Isolated severe storms will be possible overnight, as a Pacific cold front and dryline sweeps vigorously eastward across the state.
Severe storms should be confined to far southwestern and southern Oklahoma where instability levels will be highest. The strongest storms will be capable of producing golf-ball sized hail and wind gusts in excess of 60 mph. The tornado threat, while not zero due to increasing wind shear overnight, is very low.
Areas of rain and embedded thunderstorms will move across western Oklahoma through midnight, and affect central Oklahoma between midnight and 6 a.m. Sunday morning. Rain will end across the entire state by 9 a.m. with west winds of 20-35 mph and clearing skies Sunday afternoon.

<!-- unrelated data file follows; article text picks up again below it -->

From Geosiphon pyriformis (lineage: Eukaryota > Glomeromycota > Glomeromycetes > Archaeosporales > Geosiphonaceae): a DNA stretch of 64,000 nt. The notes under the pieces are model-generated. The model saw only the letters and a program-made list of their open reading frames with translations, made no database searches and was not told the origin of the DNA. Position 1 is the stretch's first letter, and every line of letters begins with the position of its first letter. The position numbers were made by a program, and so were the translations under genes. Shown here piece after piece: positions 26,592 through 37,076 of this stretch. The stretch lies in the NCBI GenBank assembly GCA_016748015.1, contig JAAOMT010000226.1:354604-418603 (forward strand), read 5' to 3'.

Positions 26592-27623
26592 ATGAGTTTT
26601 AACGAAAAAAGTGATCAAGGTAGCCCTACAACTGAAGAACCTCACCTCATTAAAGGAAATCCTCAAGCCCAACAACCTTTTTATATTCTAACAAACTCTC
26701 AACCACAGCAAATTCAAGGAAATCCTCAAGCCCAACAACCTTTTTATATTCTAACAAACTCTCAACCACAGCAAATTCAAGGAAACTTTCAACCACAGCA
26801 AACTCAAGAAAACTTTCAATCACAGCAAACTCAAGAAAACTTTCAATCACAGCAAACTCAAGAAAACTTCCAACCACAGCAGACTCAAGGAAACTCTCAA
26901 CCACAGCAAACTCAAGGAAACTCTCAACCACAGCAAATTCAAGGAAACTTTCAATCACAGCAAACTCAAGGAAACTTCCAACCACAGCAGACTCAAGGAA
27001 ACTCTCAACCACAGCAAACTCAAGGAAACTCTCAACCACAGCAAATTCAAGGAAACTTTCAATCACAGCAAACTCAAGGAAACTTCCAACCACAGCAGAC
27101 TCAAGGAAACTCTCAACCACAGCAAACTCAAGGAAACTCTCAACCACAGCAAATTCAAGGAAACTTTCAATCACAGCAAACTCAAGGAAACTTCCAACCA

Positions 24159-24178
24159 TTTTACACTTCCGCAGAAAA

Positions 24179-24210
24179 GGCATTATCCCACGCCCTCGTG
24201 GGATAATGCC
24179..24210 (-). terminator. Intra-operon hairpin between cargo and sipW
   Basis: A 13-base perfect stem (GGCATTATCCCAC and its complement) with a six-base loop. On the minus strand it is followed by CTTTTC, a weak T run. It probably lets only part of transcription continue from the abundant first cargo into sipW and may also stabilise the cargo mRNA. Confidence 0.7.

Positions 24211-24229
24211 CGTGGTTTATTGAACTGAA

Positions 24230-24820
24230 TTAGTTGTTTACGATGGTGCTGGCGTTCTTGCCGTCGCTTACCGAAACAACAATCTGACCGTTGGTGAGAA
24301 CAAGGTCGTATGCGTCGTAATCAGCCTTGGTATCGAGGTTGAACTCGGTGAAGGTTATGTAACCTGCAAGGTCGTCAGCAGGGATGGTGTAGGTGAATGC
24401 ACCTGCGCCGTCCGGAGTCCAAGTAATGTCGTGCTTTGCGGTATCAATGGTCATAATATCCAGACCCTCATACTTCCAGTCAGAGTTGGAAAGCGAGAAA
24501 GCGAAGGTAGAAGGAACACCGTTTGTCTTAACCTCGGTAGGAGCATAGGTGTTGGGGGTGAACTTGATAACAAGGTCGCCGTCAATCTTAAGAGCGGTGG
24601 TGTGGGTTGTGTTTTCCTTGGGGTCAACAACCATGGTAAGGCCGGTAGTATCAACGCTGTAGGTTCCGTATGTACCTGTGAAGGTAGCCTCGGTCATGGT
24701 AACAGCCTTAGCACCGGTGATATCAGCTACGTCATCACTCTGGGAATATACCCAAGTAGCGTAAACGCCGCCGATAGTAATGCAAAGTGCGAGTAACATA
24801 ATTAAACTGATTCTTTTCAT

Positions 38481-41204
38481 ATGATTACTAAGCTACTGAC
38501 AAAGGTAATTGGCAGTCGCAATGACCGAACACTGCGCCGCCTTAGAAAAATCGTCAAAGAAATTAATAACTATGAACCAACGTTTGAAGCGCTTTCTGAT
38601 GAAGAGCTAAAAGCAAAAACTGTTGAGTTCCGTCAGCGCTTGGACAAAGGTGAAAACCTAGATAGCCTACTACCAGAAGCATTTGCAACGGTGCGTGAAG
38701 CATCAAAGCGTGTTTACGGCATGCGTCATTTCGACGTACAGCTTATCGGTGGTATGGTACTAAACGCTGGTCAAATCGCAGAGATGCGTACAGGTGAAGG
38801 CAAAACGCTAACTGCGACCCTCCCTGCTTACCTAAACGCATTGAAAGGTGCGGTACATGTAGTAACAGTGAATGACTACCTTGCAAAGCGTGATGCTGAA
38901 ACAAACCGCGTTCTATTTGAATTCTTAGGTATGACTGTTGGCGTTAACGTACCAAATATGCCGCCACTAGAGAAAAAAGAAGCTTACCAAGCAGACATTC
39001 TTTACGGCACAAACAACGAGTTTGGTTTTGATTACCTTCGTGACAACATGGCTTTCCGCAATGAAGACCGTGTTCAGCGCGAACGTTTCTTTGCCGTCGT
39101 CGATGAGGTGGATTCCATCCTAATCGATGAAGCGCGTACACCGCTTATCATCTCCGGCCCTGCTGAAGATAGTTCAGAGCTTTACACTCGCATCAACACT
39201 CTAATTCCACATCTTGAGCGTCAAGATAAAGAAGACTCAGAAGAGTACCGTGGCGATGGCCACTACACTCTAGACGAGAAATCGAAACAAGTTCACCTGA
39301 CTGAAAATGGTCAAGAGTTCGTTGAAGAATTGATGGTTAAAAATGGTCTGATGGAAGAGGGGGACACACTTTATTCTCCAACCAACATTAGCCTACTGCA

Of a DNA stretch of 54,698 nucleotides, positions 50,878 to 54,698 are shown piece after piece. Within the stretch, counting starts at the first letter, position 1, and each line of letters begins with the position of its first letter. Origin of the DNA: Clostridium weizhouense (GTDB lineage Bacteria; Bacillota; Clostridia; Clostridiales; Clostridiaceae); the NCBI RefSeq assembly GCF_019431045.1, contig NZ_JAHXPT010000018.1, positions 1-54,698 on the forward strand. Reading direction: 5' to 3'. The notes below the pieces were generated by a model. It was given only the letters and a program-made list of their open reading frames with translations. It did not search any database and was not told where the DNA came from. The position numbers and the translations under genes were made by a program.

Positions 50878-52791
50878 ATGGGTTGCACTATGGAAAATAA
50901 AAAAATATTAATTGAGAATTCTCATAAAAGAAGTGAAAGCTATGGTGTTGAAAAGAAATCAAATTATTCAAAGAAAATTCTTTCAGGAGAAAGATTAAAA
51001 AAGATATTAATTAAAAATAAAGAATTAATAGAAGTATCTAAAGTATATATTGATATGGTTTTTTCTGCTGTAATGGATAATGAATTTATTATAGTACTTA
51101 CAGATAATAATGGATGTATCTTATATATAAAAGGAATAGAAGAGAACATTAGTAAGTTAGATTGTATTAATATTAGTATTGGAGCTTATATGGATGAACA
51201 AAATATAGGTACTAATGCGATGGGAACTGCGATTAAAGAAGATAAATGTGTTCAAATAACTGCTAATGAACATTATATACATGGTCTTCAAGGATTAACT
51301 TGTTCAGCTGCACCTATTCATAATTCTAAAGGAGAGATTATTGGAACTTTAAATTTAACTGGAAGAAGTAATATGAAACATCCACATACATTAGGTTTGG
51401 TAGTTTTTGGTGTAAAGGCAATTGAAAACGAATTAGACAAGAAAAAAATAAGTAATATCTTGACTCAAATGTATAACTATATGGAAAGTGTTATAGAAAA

After this round of weather, our attention then turns towards Tuesday. Cold air arriving from the north may combine with an upper-air low pressure system approaching from the south and west to produce snow across the state Tuesday morning through Tuesday evening.
At this time, just be aware that we could receive accumulating snow that may disrupt traveling during this timeframe. Exact amounts are forthcoming.